What a Christian is: Part 8
If someone asked for a person who was “pure in heart” I wouldn’t be the first to raise my hand. I may not know everything that is in my heart… but I know enough to not claim that it’s pure.
But Jesus claims that. He claims that about every Christian. In his 6th beatitude, Jesus says, “Blessed are the pure in heart, for they shall see God” (Matthew 5:8).
On the first read, this seems confused––it’s fine to say that the pure in heart are going to be blessed, but nobody can really BE that. Jesus seems to be saying otherwise. But, how can that be?
It has to do with the previous 5 beatitudes. We don’t need to assume that “purity in heart” means a heart that has always been pure or one that is completely pure in every sense. In fact, Jesus helps us to see what he means, here in Matthew, with something he says in John 15: “‘I am the true vine, and my Father is the vinedresser… Already you are clean because of the word that I have spoken to you. Abide in me, and I in you.” (John 15:1–4). The pure in heart are those who have been changed and transformed by the word that Jesus speaks. What word is that? It is the message of his gospel––to repent and respond to the kingdom.
I love the way A.W. Pink answers this question; he says, “Ah, Christian reader, the truth is, one of the most conclusive evidences that we do possess a pure heart is to be conscious of and burdened with the impurity which still indwells us” (“The Sermon on the Mount,” 33).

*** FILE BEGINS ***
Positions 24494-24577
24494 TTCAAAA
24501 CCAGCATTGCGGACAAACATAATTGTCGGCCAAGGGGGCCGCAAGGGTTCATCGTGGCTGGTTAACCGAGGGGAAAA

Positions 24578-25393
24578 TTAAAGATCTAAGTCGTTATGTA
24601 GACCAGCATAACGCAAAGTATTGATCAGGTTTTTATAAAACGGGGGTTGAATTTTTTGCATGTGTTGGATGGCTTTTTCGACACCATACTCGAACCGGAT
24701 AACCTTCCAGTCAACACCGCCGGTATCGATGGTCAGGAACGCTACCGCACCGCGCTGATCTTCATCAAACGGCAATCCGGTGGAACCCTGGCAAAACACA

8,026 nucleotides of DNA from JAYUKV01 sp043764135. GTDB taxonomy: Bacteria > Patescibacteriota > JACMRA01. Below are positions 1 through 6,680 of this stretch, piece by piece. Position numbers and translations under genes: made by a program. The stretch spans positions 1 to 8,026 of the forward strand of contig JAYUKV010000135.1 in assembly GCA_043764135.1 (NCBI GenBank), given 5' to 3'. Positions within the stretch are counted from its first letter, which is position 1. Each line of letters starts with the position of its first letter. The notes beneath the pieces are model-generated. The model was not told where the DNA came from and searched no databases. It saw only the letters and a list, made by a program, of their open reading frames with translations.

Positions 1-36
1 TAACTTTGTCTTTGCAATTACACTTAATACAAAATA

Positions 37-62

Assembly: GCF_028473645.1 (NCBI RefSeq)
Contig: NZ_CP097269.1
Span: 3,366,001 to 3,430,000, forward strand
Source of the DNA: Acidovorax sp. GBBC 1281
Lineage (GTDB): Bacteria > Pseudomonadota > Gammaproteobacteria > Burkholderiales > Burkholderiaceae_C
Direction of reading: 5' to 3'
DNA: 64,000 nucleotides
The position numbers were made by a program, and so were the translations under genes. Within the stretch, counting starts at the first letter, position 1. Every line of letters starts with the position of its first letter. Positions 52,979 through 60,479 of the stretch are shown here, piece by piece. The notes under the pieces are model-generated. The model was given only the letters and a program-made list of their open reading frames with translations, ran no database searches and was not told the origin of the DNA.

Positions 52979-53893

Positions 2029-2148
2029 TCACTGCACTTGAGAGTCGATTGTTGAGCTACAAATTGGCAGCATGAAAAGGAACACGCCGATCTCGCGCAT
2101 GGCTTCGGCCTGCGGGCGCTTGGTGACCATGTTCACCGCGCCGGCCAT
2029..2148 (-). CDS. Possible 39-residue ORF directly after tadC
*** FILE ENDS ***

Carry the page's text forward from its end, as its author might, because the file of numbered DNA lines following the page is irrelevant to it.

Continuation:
Instead of reading “pure in heart” as totally pure already, we should recognize purity as being purified: “Blessed are the pur-IFIED in heart.” The purified have responded to Jesus by seeing their emptiness and poverty of Spirit, mourning it, and hungering for Christ. This is his promise all over again that he will forgive, he will satisfy, he will purify––and pour out his blessings.
And what blessing does Jesus have in mind? When he promises that the pure in heart will “see God,” he is promising much more than a spiritual experience. He is promising the end of curse. He’s promising to restore us to fellowship with God. We read that in Revelation 22:3-4. Its language is about the fulfillment of ALL of God’s promises that have already begun to be fulfilled during Jesus’s ministry, “No longer will there be anything accursed, but the throne of God and of the Lamb will be in it, and his servants will worship him. They will see his face, and his name will be on their foreheads.”
And so, dear Christian, don’t forget the reward of the gospel. Jesus has made you a promise. It is the promise he makes to everyone who walks with him in repentance. Faith is hard, but it’s through the eyes of faith that we see the Lord. And faith will carry us to that last day when all the blessings of God are realized, when faith turns to sight.